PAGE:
CBS's "60 Minutes" used questions "planted" by the State Department in a 2011 interview with Wikileaks founder Julian Assange, a State Department aide told Hillary Clinton in a newly released email.
"I just received confirmation from 60 Minutes that a piece on Julian Assange will air Sunday night," Philip Crowley, the assistant secretary of state for public affairs, wrote to Clinton in 2011. "He will be the only person featured. We had made a number of suggestions for outside experts and former diplomats to interview to 'balance' the piece. 60 Minutes assures me that they raised a number of questions and concerns we planted with them during the course of the interview. We will be prepared to respond to the narrative Assange presents during the program."
"60 Minutes" spokesman Kevin Tedesco took issue with Crowley's portrayal of the situation and accused him of trying to curry favor with Clinton.
"The idea of a 'plant' is as preposterous as this email writer's attempt to get credit from his boss," Tedesco told CNNMoney. "We spoke to many sources for this story."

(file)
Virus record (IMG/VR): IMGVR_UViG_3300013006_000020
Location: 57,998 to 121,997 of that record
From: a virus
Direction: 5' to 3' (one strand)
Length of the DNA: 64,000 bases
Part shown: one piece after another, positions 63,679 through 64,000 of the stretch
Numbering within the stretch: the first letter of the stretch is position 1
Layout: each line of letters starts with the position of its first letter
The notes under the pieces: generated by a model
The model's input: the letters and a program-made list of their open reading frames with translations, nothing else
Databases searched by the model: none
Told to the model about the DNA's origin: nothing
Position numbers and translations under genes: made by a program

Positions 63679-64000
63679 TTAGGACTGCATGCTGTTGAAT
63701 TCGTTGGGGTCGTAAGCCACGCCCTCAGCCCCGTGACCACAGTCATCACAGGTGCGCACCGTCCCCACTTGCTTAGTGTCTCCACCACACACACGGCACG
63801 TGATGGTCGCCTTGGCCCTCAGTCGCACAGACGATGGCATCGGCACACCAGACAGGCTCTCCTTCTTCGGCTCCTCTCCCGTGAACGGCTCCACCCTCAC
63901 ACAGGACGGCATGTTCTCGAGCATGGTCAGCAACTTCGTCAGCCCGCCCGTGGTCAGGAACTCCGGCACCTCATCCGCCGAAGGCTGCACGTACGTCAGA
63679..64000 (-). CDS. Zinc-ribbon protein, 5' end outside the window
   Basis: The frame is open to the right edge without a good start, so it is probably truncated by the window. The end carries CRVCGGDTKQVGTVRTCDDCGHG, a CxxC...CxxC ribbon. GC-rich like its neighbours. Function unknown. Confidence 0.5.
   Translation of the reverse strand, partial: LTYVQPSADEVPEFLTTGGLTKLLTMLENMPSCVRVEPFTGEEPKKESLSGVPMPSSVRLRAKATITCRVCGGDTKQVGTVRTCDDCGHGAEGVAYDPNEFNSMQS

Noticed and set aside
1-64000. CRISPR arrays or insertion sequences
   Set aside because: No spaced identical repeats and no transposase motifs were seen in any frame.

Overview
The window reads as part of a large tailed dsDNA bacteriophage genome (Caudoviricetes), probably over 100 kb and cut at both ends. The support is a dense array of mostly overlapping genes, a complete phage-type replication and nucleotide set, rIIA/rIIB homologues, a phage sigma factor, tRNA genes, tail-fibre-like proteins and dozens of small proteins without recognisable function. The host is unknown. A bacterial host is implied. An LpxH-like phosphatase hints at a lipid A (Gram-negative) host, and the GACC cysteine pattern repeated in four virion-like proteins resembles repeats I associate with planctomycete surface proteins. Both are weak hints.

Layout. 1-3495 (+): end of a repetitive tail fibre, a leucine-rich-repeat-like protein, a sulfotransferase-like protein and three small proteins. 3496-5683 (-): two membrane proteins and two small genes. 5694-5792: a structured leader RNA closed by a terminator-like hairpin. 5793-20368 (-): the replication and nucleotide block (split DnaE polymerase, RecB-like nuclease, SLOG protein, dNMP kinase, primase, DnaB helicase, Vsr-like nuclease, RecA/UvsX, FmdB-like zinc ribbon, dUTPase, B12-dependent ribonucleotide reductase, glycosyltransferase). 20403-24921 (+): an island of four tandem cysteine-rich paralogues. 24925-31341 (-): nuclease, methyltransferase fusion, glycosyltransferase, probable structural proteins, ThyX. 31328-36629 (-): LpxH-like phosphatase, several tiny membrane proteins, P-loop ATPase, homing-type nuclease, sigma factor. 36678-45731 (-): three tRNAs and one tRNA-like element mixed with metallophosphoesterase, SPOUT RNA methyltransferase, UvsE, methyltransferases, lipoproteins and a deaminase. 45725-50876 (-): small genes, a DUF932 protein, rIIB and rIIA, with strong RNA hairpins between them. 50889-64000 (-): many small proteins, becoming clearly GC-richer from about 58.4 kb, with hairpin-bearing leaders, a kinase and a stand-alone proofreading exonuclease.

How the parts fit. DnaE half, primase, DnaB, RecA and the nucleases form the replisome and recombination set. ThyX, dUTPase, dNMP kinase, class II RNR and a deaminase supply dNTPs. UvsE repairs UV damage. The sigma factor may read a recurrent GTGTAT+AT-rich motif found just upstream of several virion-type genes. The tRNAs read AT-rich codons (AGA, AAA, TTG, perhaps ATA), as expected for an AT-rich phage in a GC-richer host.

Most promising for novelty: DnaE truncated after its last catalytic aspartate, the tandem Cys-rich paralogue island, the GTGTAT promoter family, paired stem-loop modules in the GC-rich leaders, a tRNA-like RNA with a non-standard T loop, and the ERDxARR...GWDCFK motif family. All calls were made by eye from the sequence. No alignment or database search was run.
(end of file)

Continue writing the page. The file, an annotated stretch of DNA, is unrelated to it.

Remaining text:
Crowley's email was released Thursday by the State Department as part of an ongoing release of emails from Clinton's tenure as secretary of state. It is the fifth such batch of emails to be released amid the ongoing controversy over Clinton's use of a private email server.
Assange became famous in 2010 after publishing classified military and diplomatic files to Wikileaks, a site that has since served as a clearing house for such documents. Assange, who is living in asylum in the Ecuadorian Embassy in London, has yet to comment.
On Thursday, Edward Snowden, the whistleblower responsible for the 2013 leak of classified NSA documents, tweeted a link to Crowley's email: "New government doc states 60 Minutes planted government questions to shape Wikileaks interview," he wrote. "If true, sad to see."
The State Department email is at the very least a blow to "60 Minutes," which has endured a number of controversies in recent years. It was embarrassed by a Lara Logan report on the 2012 Benghazi raid that relied on information from a supposed witness who was later determined to not have been present during the attack. And interviews with Amazon founder Jeff Bezos and former National Security Agency Director Gen. Keith Alexander were widely panned as being fawning and promotional.